At a morning meeting on Saturday, Oct. 12 held at the Ann Arbor Community Center, Ann Arbor Democratic Party members affirmed the party’s endorsement of Kirk Westphal in the Ward 2 city council race. Westphal was unopposed in the Democratic primary held in August and is the Democratic Party nominee on the Nov. 5 ballot.
From left: (1) a puzzle with counting numbers, which was completed multiple times during the meeting by Ann Arbor city councilmember Chuck Warpehoski’s daughter; (2) the voting credential that had to be held aloft at the Dems meeting in order for a vote to be counted; and (3) Robert’s Rules of Order held aloft as the authority determining that a 2/3 majority of votes would need to be counted, in order for the endorsement of Kirk Westphal to be rescinded. (Photos by the writer.)
The party’s executive board had voted on Wednesday to endorse Westphal. But at Saturday’s meeting of the general membership, Jack Eaton – the Democratic nominee for Ward 4 Ann Arbor city council – brought forward a motion to rescind that endorsement of Westphal. His motion was defeated by a vote of the general membership.
Eaton had contested the August primary in Ward 4 with incumbent Democrat Marcia Higgins, and he won the race decisively. He is supporting incumbent independent Jane Lumm against Westphal in the Ward 2 election, as are Democratic councilmembers Mike Anglin (Ward 5) and Sumi Kailasapathy (Ward 1) and some other local Democrats. Lumm served on the council in the mid-1990s as a Republican. Except for Lumm, the entire 11-member council consists of Democrats. The Ward 2 race includes independent Conrad Brown in addition to Lumm and Westphal.
Anglin and Kailasapathy attended the Democratic Party meeting, as did several other councilmembers who have not endorsed Lumm: Sabra Briere (Ward 1), Sally Petersen (Ward 2), Christopher Taylor (Ward 3), and Chuck Warpehoski (Ward 5). Taylor and Warpehoski have endorsed Westphal.
In rising to express her support for Lumm, lifelong Democrat Jane Michener indicated that she felt Westphal was working toward making the world “safe for developers” instead of on behalf of residents, and that’s why she’s supporting Lumm. Westphal is chair of the city’s planning commission.
To vote on the question of Westphal’s endorsement, attendees held aloft squares with a Democratic logo – a voting credential issued that morning. With 56 people voting against the motion to rescind – that is, to leave Westphal’s endorsement in place – and only 21 voting to rescind it, a simple majority was not achieved. So the required 2/3 majority was also not achieved.
The question of Westphal’s endorsement came in the context of a meeting that had been billed as “Endorsement Saturday” by the party. Representatives for 2014 campaigns at the state and national level were on hand to deliver remarks and to receive the Ann Arbor Democratic Party’s endorsement.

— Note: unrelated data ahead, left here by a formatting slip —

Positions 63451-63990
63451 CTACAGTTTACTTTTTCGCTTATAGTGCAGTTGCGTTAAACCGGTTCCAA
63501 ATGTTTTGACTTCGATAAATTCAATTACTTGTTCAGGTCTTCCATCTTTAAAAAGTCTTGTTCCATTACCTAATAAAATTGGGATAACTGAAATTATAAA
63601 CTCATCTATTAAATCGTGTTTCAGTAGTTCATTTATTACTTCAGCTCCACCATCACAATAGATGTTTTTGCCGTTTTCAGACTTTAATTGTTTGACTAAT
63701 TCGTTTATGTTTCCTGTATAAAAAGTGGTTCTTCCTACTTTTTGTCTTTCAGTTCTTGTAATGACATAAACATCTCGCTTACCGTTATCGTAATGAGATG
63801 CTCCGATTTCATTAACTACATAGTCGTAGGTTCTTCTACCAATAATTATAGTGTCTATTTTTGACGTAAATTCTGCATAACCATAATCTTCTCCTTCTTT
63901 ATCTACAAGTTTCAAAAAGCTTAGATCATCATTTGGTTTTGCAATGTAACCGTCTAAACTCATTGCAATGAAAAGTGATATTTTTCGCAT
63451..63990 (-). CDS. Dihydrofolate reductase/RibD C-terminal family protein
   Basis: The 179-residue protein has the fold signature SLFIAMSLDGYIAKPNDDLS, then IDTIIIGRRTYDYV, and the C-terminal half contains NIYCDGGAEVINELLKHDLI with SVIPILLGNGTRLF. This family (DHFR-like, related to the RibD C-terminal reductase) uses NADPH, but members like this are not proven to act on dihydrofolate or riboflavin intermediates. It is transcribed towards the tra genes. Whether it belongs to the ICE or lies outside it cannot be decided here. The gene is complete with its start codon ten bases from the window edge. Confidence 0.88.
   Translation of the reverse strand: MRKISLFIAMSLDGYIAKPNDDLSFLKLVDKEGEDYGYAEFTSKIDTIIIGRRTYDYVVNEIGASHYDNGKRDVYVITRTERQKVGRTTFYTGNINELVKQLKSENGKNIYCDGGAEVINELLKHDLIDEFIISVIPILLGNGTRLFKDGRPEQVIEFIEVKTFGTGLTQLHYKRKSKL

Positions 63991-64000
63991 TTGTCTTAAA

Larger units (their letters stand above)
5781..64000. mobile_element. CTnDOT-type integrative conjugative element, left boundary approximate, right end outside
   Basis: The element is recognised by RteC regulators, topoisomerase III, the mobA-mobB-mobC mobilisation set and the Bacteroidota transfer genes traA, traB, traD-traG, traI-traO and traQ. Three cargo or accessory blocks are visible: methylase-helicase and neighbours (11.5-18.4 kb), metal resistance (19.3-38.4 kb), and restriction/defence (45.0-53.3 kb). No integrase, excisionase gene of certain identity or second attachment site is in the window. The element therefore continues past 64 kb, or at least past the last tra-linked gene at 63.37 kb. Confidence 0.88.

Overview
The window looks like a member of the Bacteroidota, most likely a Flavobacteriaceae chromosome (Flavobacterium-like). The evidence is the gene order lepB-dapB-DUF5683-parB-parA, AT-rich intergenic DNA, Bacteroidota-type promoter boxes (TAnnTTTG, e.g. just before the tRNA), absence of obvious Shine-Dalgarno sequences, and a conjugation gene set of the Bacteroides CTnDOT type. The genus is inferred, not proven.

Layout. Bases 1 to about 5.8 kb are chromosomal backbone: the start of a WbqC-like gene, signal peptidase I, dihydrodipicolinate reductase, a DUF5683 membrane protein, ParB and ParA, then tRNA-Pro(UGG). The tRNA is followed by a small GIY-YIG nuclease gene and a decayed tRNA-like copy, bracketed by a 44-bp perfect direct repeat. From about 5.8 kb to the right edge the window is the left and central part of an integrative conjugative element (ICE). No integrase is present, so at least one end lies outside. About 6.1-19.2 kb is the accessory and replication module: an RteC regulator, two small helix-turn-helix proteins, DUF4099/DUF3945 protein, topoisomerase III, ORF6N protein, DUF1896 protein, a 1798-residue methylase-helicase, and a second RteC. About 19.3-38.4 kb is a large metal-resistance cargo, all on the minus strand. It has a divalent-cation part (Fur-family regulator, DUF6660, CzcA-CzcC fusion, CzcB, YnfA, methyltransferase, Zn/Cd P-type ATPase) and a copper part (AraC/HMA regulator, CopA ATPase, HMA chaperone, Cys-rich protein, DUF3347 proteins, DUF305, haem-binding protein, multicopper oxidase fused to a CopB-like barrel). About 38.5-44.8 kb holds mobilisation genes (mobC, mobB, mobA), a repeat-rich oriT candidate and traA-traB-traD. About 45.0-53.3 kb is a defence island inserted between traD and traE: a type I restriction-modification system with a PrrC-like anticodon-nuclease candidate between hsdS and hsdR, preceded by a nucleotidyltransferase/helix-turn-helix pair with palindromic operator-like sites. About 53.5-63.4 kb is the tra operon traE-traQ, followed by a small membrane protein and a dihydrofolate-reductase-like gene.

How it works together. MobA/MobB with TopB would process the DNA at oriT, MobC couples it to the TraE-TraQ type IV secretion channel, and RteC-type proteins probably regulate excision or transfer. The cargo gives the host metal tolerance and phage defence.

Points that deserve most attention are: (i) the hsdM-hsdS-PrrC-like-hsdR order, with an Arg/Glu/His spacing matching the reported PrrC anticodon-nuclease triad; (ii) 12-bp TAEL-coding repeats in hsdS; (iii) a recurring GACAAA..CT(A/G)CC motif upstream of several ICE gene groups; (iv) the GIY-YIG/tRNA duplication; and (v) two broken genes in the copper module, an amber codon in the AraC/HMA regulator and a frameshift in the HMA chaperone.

Not every candidate was on hand in person, but the general membership of the Ann Arbor Democratic Party gave its endorsement to the following: Mark Schauer (governor), Mark Totten (Michigan Attorney General), John Dingell (U.S. House District 12), Pam Byrnes (U.S. House District 7), Gary Peters (U.S. Senate), Gretchen Driskell (Michigan state house representative District 52), Jeff Irwin (Michigan state house representative District 53), and Adam Zemke (Michigan state house representative District 55).
Not every candidate who attended the meeting was seeking an endorsement. Ward 1 Democratic incumbent Sabra Briere addressed the meeting, but explicitly stated that she was not there for an endorsement. The fact that she was the Democratic Party nominee was a sufficient endorsement, she said. Briere faces a challenge on Nov. 5 from independent Jeff Hayner.
Briere’s statement helped break a pattern of first hearing remarks of a candidate, followed by an endorsement vote. Washtenaw County commissioner Andy LaBarre also told the group he wasn’t there for an endorsement. But the previous pattern had led some in attendance to expect the same sequence – remarks, followed by a vote – to unfold after Westphal spoke. However, his endorsement had been handled by the executive board a few days earlier.
The motion to rescind Westphal’s endorsement came after Nora Wright, who presided over the meeting, declined to entertain a different motion from Eaton while other business was being considered. Later, after Westphal had spoken, Wright declined again to entertain a motion – that the party not make an endorsement in the Ward 2 city council race – because there was no such motion on the meeting’s agenda.